Obama's Cairo Address: Did It Live Up To the Hype?
President Obama journeyed to Cairo on Thursday to change the world -- or at least get the process of changing the world started. Such ambition in presidents is nothing new. We tend to imbue our chief executives with a combination of omnipotence and civic sainthood, seeing in them the living embodiment of our values and the standard bearer of our history and heritage.
Such a burden is carried differently by each man who has held the office, making their way through time with only their ambition and a supreme belief in their own abilities to accompany them. All have tried to make their mark on history, even as they ride history's whirlwind, being tossed mercilessly about as if on a bucking bronco until their time is up and they can slide off, or are thrown unceremoniously into the dirt.
President Obama decided to tempt the fates, grab history by the tail, and take on a task from which Hercules himself would have shied away: changing the perception of how the United States is viewed in the Muslim world.
The fact that this perception has been fed by the controlled press of the holy terrors who rule much of the Islamic world, as well as the holy men who seek to control their flocks through fear of the "crusader" and hate for the infidel, only made Obama's job of breaking through the ignorance and isolation that is the sad lot of most of the world's Muslims that much harder.
Even if you have a very low opinion of President Obama, I don't see how you can honestly criticize him for trying to alter the dynamic that currently exists between Islam and the West. And keeping in mind that we are at war with a large segment of Islam (much larger than the president would have ever dared say in public), the rhetorical tightrope that Obama was forced to walk between unequivocally condemning the extremists while attempting to placate the sensibilities and feelings of hypersensitive Muslims who believe they have been stereotyped as mad bombers was worthy of anything Barnum and Bailey could have produced.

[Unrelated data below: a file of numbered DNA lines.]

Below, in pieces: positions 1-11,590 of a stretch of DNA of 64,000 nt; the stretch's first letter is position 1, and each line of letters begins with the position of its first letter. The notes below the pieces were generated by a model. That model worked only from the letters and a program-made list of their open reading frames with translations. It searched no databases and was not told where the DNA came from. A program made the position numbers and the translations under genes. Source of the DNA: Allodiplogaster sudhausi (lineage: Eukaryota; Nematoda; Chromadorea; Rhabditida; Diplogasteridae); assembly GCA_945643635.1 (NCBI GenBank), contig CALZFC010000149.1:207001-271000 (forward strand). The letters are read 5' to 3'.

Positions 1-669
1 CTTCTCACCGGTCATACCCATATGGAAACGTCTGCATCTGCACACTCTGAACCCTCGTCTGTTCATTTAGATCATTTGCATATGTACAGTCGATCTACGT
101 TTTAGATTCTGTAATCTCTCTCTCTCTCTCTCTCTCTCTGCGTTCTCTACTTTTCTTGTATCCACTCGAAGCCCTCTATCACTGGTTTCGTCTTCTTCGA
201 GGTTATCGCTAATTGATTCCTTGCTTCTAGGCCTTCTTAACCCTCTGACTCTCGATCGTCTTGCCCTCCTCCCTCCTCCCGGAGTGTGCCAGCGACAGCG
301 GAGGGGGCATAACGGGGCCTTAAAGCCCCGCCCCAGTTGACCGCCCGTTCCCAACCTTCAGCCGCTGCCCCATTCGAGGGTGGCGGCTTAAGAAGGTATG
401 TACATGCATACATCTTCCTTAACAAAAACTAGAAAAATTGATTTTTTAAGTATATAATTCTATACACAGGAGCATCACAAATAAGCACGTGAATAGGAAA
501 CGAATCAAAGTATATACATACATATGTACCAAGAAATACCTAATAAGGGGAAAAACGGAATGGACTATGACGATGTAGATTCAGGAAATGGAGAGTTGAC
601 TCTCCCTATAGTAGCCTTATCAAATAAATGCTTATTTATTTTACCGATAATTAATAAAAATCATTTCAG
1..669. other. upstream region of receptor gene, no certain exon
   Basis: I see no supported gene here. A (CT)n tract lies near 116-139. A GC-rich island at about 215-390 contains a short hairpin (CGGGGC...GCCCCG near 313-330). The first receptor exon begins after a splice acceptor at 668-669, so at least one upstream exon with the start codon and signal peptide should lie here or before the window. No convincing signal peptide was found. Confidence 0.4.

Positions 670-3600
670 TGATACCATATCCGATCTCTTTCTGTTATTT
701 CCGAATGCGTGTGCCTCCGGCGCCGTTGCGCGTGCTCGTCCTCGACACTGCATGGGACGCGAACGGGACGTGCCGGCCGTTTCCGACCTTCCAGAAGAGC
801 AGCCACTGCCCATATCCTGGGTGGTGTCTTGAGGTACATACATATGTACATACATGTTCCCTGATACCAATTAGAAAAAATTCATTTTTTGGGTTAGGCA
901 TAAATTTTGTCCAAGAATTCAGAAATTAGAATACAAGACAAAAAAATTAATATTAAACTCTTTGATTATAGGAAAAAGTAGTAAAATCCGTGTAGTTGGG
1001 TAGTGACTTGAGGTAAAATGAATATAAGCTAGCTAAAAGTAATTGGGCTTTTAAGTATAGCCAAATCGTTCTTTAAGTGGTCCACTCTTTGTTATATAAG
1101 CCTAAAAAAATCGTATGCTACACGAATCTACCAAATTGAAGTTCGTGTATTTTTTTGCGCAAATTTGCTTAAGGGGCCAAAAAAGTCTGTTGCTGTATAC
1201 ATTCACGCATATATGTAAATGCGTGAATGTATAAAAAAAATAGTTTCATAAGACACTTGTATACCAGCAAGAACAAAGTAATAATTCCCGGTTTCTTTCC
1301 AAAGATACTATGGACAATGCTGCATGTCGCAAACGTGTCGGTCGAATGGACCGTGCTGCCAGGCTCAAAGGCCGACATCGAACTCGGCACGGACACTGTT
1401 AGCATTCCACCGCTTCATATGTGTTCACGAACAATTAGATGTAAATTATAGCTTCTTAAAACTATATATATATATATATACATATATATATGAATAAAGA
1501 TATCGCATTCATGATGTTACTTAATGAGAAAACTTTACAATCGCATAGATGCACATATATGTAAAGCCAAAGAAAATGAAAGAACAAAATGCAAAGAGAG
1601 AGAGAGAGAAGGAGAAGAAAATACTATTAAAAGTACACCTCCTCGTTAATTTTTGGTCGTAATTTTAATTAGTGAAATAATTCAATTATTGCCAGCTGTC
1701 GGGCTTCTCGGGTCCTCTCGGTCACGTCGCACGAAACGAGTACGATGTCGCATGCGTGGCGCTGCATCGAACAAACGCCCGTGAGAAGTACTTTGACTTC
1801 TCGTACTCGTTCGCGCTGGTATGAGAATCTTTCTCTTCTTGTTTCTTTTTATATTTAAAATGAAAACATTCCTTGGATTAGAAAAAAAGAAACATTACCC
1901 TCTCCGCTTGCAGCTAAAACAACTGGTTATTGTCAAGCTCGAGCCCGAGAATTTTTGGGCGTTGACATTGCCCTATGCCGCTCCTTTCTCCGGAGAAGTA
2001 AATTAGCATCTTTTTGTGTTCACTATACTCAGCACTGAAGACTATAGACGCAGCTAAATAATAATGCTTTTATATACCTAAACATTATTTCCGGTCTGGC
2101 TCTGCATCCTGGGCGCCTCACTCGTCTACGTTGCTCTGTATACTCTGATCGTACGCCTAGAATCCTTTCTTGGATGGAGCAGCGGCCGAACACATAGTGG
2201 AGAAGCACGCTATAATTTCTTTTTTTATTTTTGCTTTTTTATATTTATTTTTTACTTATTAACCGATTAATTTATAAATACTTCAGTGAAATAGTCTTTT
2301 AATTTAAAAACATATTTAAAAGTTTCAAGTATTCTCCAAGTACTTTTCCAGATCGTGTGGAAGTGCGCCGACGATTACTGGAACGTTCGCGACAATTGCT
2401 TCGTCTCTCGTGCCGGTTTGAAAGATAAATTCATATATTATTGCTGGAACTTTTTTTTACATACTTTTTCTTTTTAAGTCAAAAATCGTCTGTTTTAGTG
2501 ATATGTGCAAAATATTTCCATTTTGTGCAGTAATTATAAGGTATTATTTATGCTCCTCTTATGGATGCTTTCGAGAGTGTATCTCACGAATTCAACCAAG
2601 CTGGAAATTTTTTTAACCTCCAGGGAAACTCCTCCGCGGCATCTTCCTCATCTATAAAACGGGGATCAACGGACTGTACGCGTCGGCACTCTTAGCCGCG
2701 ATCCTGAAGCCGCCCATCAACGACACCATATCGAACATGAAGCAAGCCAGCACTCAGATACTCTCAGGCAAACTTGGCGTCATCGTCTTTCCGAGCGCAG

There are many on both the left and right who are criticizing the president for making a speech that didn't accomplish anything or actually played into the hands of our enemies. While I found plenty that was objectionable in the speech, I think that kind of criticism misses the point.
As the president said, no one speech was going to change things. Rather, it was the fact that speech was made in the first place -- and where it was given -- that impacted the consciousness of the Muslim world. Right now, they're not listening to us -- even with our Lightworker president in office. Announcing to the world that the president of the United States was going to address the Muslim world and do it in a Muslim country at least got the planet's attention.
Every journey begins with a first step. And if the minimum President Obama could accomplish was to get the Muslim world to pause in their headlong dash toward history's gasoline dump with a stick of dynamite in their mouth and a fistful of lit matches while forcing them to listen to a few (too few, as it turned out) truths about Islam and the threat of extremists, then the president accomplished as much as could be expected.